WASHINGTON, D.C. — Senate Committee on Commerce, Science, and Transportation Ranking Member John Thune (R-SD) questioned Federal Aviation Administration (FAA) Administrator Michael Huerta during yesterday’s “Aviation Safety: FAA’s Progress on Key Safety Initiatives” hearing. Over the last few months, Thune, along with House Committee on Transportation and Infrastructure Chairman Bill Shuster (R-PA), have been requesting information from the U.S. Department of Transportation (DOT) and FAA regarding the administration’s plans to safely implement the sequester without unnecessarily disrupting or inflicting pain on airspace users.
While Department of Transportation Secretary Ray LaHood and Administrator Huerta have claimed that none of their actions would affect safety, National Transportation Safety Board Chairman Deborah Hersman acknowledged concern that the closure of 149 contract towers could eliminate redundancy that is the hallmark of aviation safety.
In addition, after weeks of claims by Secretary LaHood and Administrator Huerta that the Administration has no flexibility in the implementation of the spending reductions, Administrator Huerta walked back claims under direct questioning on the issue by Ranking Member Thune at the hearing. Administrator Huerta admitted that the FAA has the flexibility under current law to transfer up to two percent of funding from one activity to another without Congressional action. Also, under direct questioning, Administrator Huerta admitted the FAA has the authority to request reprogramming of funds which could lessen the safety impact of certain sequestration cuts that the FAA is currently working to implement.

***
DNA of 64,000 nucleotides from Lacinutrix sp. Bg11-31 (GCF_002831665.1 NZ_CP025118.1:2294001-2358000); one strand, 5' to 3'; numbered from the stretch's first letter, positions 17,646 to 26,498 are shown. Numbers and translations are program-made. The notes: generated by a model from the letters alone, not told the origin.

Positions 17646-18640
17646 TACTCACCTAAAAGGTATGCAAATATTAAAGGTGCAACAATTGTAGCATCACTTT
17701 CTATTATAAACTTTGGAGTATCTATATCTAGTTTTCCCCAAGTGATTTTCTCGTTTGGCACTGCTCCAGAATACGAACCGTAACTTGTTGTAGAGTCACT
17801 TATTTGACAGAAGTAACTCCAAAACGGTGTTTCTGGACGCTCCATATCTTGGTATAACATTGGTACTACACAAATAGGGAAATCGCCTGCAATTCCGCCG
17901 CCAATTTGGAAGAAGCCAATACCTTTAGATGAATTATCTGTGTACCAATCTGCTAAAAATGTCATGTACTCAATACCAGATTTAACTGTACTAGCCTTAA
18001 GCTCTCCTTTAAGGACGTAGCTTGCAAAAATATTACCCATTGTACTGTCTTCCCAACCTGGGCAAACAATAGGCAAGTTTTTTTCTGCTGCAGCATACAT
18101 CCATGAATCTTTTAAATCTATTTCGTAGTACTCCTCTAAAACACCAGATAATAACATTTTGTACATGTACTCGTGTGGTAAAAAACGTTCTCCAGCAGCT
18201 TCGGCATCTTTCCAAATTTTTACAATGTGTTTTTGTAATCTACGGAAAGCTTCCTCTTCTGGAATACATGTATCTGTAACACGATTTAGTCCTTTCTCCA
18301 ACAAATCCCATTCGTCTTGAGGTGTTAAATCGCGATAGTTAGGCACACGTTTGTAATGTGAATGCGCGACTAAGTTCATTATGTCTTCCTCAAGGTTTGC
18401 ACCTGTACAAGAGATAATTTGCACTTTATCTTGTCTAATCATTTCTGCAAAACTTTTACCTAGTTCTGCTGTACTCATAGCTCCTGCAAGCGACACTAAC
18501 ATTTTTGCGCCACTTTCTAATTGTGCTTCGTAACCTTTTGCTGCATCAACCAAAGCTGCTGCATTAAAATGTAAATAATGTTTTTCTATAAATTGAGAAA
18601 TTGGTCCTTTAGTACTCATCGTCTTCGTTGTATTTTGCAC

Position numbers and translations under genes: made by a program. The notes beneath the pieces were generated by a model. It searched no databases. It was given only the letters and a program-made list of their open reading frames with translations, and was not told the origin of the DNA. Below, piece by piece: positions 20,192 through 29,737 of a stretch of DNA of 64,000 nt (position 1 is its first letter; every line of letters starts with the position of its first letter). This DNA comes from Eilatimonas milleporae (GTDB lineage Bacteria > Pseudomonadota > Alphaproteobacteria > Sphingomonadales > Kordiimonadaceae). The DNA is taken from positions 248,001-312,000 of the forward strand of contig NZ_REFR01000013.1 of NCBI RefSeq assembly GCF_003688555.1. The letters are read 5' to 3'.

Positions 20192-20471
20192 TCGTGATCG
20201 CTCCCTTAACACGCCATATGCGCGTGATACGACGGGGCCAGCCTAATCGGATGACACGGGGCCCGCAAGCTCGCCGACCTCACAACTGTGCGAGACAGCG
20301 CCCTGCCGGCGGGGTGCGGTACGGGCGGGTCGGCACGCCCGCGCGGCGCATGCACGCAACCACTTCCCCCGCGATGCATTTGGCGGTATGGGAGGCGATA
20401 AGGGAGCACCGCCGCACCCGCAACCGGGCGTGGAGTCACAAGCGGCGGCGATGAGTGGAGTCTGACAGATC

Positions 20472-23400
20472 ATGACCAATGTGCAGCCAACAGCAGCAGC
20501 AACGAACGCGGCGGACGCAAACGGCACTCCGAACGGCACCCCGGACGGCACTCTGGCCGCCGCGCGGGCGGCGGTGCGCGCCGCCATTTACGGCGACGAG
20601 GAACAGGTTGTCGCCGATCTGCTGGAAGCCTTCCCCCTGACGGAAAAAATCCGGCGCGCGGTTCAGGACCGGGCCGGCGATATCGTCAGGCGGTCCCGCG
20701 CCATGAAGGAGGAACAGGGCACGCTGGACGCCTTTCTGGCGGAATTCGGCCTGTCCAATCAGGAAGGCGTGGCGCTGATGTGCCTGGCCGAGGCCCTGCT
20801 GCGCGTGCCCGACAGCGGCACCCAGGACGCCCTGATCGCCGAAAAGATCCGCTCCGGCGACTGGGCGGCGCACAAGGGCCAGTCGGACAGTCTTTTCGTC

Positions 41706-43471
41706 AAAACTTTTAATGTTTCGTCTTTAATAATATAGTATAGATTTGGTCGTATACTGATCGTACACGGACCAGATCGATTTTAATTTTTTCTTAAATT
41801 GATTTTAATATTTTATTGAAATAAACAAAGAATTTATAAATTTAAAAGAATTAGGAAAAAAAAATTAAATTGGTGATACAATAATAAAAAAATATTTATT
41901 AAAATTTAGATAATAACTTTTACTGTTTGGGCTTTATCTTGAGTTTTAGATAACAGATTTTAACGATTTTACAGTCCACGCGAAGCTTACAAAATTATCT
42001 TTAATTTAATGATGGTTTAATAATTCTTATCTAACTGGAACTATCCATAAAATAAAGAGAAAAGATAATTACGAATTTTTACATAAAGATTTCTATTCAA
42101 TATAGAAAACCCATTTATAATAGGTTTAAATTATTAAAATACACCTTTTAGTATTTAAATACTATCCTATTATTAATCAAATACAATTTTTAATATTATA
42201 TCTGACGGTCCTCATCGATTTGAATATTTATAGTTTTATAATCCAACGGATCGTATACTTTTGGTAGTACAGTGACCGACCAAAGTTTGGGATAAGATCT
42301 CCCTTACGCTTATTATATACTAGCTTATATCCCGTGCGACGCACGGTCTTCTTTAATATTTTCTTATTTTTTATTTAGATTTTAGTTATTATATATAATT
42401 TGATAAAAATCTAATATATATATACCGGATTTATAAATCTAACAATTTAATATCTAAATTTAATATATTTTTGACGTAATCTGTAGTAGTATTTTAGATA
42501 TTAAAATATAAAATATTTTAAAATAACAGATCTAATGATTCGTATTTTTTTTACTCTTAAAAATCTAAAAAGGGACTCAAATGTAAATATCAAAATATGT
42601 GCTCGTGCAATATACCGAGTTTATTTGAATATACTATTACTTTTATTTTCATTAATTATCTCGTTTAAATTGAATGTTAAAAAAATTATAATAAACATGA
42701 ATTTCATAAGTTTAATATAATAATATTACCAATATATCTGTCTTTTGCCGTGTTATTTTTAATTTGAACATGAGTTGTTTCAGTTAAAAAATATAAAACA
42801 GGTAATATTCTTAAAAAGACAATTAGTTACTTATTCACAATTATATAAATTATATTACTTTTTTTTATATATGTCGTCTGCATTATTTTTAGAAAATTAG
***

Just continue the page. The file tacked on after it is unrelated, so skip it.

“Despite prior claims that the FAA has no flexibility, answers given at yesterday’s hearing show the FAA indeed has had flexibility to move funding around to mitigate tower closures and furloughs for this year and in the future,” said Thune. “Due to the limited information provided to Congress and the public about how the FAA is implementing the sequester, it remains unclear to what degree the FAA might utilize these authorities yet this year. It is also unclear why the Administration hasn’t sought to exercise such flexibilities due to the concerns by members of Congress and the public when it comes to the unprecedented decision to close so many air traffic control facilities.”
Last week, Chairman John D. (Jay) Rockefeller IV (D-W.Va.) and Ranking Member Thune sent a letter to the DOT asking that the agency implement sequestration cuts using lower priority spending rather than close air traffic control towers across the country due to unanswered safety concerns. They were joined on the letter by Senate Aviation Subcommittee Chairwoman Maria Cantwell (D-Wash.) and Ranking Member Kelly Ayotte (R-N.H.), as well as Representatives Shuster, Nick Rahall (D-W.Va.), and Frank LoBiondo (R-N.J.).
Senator Thune also pressed the FAA regarding the important Pilot Qualifications rulemaking required by Congress in the wake of the tragic loss of life related to Colgan flight 3407. Under questioning by Senator Thune, Administrator Huerta assured the Committee that the FAA would publish a final rule on Pilot Qualifications before August 1, 2013, including provisions giving pilots credit for flight hours earned through advanced training and military service.
“This is an important rulemaking for the agency to complete on time, and as Congress intended,” said Thune.